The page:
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Subject:Re: Long Technical Documents From:Sue Heim <SUE -at- RIS -dot- RISINC -dot- COM> Date:Fri, 6 Jan 1995 11:25:11 PST
I described how I dealt with long documents, and then Ian White
> Looks interesting!
> Please can we have more details of the ways that Doc-To-Help and Quicture
> add to the facilities already provided in WinWord 6?
Doc-To-Help allows me to make one single manual containing numerous
chapters. Each chapter is a separate file, but they are all linked
(for instance, you can gen a TOC or index across the multiple
documents). From the written docs, you can use the program to
generate the on-line help file. Doc-To-Help converts the .DOC files to
.RTF files, strips out various graphics and other things you don't
necessarily want in your on-line help, sets up jumps and definition
links, and all sorts of stuff. I still need to go in and edit the RTF
files, but Doc-To-Help does between 60 and 80% of my work (depending
on the project).
Quicture allows me to offload the graphics (usually Windows screen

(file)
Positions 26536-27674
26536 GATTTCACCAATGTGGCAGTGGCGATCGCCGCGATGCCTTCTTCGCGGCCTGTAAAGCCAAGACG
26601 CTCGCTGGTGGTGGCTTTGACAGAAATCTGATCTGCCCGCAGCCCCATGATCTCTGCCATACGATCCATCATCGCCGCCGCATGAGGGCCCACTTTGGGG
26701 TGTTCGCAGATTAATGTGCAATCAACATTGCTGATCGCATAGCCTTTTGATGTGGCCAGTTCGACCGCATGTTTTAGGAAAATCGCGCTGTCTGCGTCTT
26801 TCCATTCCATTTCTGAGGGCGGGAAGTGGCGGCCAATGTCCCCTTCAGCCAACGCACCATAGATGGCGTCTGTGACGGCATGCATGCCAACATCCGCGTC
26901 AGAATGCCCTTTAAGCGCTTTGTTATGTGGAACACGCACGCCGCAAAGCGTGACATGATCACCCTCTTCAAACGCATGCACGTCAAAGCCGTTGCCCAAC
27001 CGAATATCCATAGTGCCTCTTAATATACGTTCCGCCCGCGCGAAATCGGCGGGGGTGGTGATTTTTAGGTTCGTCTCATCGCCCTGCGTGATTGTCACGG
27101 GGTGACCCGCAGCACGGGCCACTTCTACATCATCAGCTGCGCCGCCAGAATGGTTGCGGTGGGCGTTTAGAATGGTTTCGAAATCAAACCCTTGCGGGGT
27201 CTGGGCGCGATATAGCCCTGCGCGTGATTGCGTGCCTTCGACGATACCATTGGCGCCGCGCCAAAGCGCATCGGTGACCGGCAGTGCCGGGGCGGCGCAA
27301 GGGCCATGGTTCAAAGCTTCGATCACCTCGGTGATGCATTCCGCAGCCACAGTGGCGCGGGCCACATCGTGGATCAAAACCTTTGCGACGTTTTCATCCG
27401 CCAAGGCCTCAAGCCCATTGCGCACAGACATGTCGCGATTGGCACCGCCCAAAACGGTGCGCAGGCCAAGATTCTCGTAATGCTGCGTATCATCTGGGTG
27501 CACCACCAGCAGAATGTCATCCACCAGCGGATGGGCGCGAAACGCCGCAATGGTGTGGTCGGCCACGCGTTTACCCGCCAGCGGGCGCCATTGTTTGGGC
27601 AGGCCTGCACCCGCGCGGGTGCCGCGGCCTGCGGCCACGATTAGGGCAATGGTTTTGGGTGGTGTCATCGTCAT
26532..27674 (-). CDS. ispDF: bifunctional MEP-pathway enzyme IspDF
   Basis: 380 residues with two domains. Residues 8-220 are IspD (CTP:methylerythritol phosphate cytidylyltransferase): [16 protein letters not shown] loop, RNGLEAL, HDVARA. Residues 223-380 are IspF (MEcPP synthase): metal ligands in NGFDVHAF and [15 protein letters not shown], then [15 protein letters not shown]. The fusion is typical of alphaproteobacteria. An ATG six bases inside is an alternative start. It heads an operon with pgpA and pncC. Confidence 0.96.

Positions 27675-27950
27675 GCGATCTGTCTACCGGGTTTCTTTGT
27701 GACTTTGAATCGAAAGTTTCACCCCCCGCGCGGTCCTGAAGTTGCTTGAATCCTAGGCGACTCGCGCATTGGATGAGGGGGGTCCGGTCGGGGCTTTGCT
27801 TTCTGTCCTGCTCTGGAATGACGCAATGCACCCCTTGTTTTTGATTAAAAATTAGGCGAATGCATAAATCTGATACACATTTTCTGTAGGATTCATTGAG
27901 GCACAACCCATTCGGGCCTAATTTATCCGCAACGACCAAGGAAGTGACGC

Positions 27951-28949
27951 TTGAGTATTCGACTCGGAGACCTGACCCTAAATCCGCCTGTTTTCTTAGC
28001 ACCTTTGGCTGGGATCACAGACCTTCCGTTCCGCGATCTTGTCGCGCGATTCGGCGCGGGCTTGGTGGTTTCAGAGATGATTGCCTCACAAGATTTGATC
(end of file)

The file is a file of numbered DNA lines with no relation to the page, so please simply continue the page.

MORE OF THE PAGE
shots) so that my documents are a manageable size (anyone who has
inserted screen shots of a Windows program into a manual knows how
bulky it can get -- my 320 page manual is 35MB!!!). Instead of the
graphic placed in the document, it inserts a placeholder, creates a
BMP file from the screen shot that was just copied into the document
(as in when you do [Alt] [PrintScrn] and task-switch over to the doc
and paste the screen shot in), and then adds a pointer indicating
where the BMP file is and it's name (you can automate this or name
each file yourself).
Too cool for words!!
Also, there is a nifty little program called ClickBook that allows me
to generate half-size (5-1/2" x 8-1/2") documents from within WinWord
and sets the page layout so that when you copy the output page 1
is before page 2 which is before page 3 (and you don't have to do any